South Africa Debuts Its Brand-New MeerKAT Super Telescope With A Glorious Image Of The Milky Way

In the early 2020s, MeerKAT will be integrated into an even bigger telescope, 50 times more powerful than Hubble.

Telescope dishes near the Karoo town of Carnarvon, South Africa.
Schalk van Zuydam / AP Images

In the early 2020s, MeerKAT will be integrated into an even bigger telescope, 50 times more powerful than Hubble.

Earlier today, South Africa unveiled its new super radio telescope, a 64-dish instrument dubbed MeerKAT.

Built by the South African Radio Astronomy Observatory (SARAO), MeerKAT is stationed in the semi-arid Karoo region of the Northern Cape, and is part of a scientific mega-project which seeks to unravel the secrets of the universe, reports Reuters.

According to SARAO, each of MeerKAT’s 64 dishes, or antennae, is 13.5 meters wide (or a little more than 44 feet). These dishes “provide 2,000 unique antenna pairs, far more than any comparable telescope” and are designed to run on up to four cryogenic receivers, the first of which operate between frequencies of 900 MHz and 1670 MHz.

This magnificent radio telescope is destined for greatness and will eventually be integrated into an even grander telescope, the Square Kilometre Array (SKA), in the early 2020s.

Once the SKA is completed, it will boast 2,000 radio dishes set up both in South Africa and in Western Australia, particularly in the Murchison Shire. If you think this is impressive, Gizmodo notes that the SKA could end up with an additional 1,000 dishes located in other African countries.

Spread over an area of a square kilometer (0.4 square miles), the jaw-dropping SKA is expected to be 50 times more powerful than all other telescopes and will help astronomers image inaccessible areas of deep space “with unprecedented detail,” reports Phys.org.

“The telescope will be the largest of its own kind in the world — with image resolution quality exceeding the Hubble Space Telescope by a factor of 50 times,” said the deputy president of South Africa, David Mabuza.

The merger of the two telescopes is slated for sometime around 2023. Until that time, the MeerKAT radio telescope will operate independently — and is already off to a great start.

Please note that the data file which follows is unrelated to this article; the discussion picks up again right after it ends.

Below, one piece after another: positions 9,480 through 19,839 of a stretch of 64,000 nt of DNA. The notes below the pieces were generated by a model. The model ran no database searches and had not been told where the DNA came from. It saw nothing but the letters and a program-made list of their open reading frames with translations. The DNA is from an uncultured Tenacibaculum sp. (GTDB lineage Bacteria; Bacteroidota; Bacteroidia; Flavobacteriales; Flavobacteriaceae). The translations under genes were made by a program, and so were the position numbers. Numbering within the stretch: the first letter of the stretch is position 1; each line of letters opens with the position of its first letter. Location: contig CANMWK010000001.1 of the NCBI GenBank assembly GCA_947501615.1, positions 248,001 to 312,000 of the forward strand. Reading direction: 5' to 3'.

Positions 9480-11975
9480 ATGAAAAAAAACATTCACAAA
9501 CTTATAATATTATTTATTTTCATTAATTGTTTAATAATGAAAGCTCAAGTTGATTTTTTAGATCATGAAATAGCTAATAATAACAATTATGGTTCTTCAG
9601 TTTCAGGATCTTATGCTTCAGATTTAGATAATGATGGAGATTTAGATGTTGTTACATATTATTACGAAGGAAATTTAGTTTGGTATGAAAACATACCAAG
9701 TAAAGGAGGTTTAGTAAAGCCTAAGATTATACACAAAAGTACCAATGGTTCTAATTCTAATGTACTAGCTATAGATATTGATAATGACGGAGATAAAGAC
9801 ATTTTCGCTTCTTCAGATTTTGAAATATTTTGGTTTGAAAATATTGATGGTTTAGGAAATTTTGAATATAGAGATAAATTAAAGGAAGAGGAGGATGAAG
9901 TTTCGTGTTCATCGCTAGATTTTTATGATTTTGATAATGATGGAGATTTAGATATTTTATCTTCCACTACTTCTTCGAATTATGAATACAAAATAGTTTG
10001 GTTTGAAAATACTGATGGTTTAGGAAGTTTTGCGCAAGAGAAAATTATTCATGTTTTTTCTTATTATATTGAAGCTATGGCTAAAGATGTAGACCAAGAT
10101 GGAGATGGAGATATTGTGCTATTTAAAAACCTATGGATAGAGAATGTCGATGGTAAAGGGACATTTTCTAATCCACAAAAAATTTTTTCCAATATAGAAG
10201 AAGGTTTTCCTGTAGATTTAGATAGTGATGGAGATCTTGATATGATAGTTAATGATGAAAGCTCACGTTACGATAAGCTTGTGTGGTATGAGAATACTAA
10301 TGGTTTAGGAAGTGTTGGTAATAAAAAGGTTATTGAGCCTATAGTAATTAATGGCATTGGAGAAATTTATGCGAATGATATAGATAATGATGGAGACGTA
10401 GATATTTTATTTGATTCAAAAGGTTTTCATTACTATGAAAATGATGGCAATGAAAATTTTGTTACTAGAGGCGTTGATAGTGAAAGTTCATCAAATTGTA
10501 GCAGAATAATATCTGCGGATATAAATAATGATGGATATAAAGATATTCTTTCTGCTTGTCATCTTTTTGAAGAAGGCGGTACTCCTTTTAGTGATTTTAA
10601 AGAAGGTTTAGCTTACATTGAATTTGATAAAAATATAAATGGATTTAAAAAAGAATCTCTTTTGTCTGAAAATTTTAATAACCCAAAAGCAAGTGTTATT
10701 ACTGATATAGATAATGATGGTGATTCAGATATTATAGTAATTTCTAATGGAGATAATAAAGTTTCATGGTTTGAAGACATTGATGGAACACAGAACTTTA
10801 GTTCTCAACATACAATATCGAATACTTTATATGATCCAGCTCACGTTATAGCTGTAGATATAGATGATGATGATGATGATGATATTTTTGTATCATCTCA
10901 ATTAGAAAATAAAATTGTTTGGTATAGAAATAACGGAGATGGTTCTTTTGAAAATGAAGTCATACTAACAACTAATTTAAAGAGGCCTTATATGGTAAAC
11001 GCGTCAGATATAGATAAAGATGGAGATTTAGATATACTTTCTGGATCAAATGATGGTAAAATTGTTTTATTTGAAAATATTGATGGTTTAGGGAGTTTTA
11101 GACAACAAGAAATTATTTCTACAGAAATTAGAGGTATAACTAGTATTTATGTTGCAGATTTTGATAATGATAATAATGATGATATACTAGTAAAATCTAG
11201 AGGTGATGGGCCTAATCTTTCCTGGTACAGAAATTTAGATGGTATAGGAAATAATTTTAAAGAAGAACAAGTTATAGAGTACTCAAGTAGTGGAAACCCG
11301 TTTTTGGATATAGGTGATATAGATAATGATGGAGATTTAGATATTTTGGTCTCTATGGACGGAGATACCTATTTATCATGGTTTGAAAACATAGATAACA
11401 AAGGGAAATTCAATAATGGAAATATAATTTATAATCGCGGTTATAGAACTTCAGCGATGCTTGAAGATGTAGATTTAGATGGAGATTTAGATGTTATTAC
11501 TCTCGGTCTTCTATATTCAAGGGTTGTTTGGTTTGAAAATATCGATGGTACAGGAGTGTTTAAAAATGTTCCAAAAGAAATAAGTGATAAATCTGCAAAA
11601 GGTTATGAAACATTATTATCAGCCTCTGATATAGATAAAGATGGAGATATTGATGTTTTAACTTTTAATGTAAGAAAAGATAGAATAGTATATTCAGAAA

Developed with the purpose of finding answers to “some of the key science questions in modern astrophysics,” such as galaxy formation and evolution, “MeerKAT is the best in the world” to do the job, said Fernando Camilo, chief scientist at SARAO.

The 4.4-billion-rand ($330 million) telescope made its inauguration by snapping an incredible photo of the Milky Way, which offers “the clearest view yet” of the center of our galaxy, shows the SKA website.

The newly-released image captures the region surrounding Sagittarius A, the supermassive black hole at the heart of the galaxy. Lying some 250,000 light-years from Earth and hiding behind the Sagittarius constellation, this supermassive black hole is impenetrable for ordinary telescopes, which can’t peer through the clouds of gas and dust that constantly envelop it.

Commenting on the photo, Camilo pointed out that the exercise was meant to show the world what MeerKAT’s science capabilities really are.

“The center of the galaxy was an obvious target: unique, visually striking and full of unexplained phenomena — but also notoriously hard to image using radio telescopes. Although it’s early days with MeerKAT, and a lot remains to be optimized, we decided to go for it — and were stunned by the results.”

Described as “remarkable” by Farhad Yusef-Zadeh, a world-class expert on the enigmatic filamentary structures that only appear near Sagittarius A, the image showcases many known features, such as supernova remnants and star-forming regions, as well as never-before-seen elements. These include some features that could provide a basis for unlocking the mystery of the filaments, says Yusef-Zadeh, who is affiliated with Northwestern University in Illinois.